A key step to the lifecycle approach is to implement network and application optimization tools, such as WAN Optimization solutions and Application Delivery Controllers, including server load balancers. Of course, these solutions are not new to the market and already address many of the needs that exist with delivering enterprise applications in virtualized data centers -- namely, the need to ensure network reliability, availability and security for users accessing these applications. In this post, we will discuss a recent study by IDC, where IT decision makers across Europe and the US spoke out about their strategies for using server load balancers to deal with emerging challenges.



.                                                                                                                                                                                                                                                                                              What important attributes do you look for in your server load balancers?

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Best Practices for Application Delivery in Virtualized Networks – Part I

Earlier this year the Webtorials Analyst Division, co-founded by Dr. Jim Metzler, surveyed their subscriber base of IT professionals. Not surprisingly, 75% admitted that when a core business application degrades in performance, the end user notices before IT does. Therefore, 85% also believe that it is important, very important and even critical to senior managers that they take a more proactive approach to managing acceptable application delivery (See Figure 1).

Source: Metzler, Jim, “2011 Application & Service Delivery Handbook”, p. 14

Click here for the 2011 Application Service Delivery Handbook -- Cisco

Contributing to the challenges of ensuring good application performance are the very innovations that are meant to simplify business and IT operations. These include data center consolidation, virtualization and the wide variety of applications that IT must support– all of which creates operational issues for IT. Not to worry – there are best practices that IT organizations can implement as application delivery challenges continue to evolve. In Part I of this blog post on application and services delivery, I’ll share what I consider to be key learnings from Dr. Metzler’s comprehensive 129 page guide. We’ll start with some core challenges:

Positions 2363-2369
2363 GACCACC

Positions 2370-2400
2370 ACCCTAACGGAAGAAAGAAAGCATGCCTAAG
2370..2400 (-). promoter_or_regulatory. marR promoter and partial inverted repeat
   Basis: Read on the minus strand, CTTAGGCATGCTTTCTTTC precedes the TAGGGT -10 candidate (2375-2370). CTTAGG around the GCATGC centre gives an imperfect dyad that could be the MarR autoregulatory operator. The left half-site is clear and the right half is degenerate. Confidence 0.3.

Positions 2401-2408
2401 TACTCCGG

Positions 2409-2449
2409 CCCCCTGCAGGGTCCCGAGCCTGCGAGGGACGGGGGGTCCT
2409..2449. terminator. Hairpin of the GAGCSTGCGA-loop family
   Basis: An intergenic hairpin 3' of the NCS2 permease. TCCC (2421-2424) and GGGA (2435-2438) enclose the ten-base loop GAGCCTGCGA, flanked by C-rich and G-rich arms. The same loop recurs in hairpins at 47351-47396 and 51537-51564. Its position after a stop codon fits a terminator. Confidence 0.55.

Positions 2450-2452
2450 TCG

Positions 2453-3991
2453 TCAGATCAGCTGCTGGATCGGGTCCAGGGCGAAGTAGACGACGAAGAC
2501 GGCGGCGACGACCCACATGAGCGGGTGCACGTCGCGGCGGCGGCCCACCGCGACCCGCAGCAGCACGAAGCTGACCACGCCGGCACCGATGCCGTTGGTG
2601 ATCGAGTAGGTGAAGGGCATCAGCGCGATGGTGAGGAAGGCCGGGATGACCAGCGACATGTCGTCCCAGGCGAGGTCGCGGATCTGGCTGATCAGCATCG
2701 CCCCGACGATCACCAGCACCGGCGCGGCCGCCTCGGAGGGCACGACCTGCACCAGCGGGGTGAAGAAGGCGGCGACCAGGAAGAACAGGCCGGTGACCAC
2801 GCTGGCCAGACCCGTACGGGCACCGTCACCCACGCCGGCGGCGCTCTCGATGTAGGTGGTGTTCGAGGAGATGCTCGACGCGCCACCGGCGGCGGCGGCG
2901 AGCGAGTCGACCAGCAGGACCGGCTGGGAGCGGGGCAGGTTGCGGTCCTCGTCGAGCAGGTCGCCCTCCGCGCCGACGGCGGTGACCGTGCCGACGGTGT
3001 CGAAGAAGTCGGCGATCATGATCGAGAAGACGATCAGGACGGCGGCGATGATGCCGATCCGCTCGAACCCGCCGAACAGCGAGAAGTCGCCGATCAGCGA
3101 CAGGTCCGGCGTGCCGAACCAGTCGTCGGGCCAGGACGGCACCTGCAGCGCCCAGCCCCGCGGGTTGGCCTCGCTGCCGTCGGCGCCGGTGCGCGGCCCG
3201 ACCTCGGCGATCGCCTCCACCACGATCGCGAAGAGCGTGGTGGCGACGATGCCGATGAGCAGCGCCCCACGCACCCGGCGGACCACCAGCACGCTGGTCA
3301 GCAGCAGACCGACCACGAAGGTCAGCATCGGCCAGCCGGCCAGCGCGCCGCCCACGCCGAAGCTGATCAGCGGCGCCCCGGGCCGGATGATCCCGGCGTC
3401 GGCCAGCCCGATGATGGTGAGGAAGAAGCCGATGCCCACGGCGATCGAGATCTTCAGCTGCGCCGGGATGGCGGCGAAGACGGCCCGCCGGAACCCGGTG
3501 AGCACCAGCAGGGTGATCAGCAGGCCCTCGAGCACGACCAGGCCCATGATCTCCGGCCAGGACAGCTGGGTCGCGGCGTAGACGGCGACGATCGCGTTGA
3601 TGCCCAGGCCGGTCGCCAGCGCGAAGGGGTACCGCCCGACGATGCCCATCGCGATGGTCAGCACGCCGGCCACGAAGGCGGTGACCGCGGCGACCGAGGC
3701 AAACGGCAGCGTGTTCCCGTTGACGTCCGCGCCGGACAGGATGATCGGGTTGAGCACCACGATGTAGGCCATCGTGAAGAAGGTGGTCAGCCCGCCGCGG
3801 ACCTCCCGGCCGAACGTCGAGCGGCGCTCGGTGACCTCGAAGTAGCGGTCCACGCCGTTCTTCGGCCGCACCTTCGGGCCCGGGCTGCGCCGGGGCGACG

Key Application Delivery Challenges

Proliferation of different types of applications: Today, companies utilize a wider variety of applications than ever. Some applications are business-critical. Others enable other business functions. And still more applications support communication and collaboration. Not only do they vary in criticality, but they also vary in their demands on the network. For instance, video streaming, which causes a lot of strain on the network may be key on some occasions (think company-wide all hands meetings a la Apple’s tribute to Steve Jobs), but recreational during other times. IT managers must audit company-wide application use, pinpoint a select group of business critical applications and formulate and execute a plan for optimization.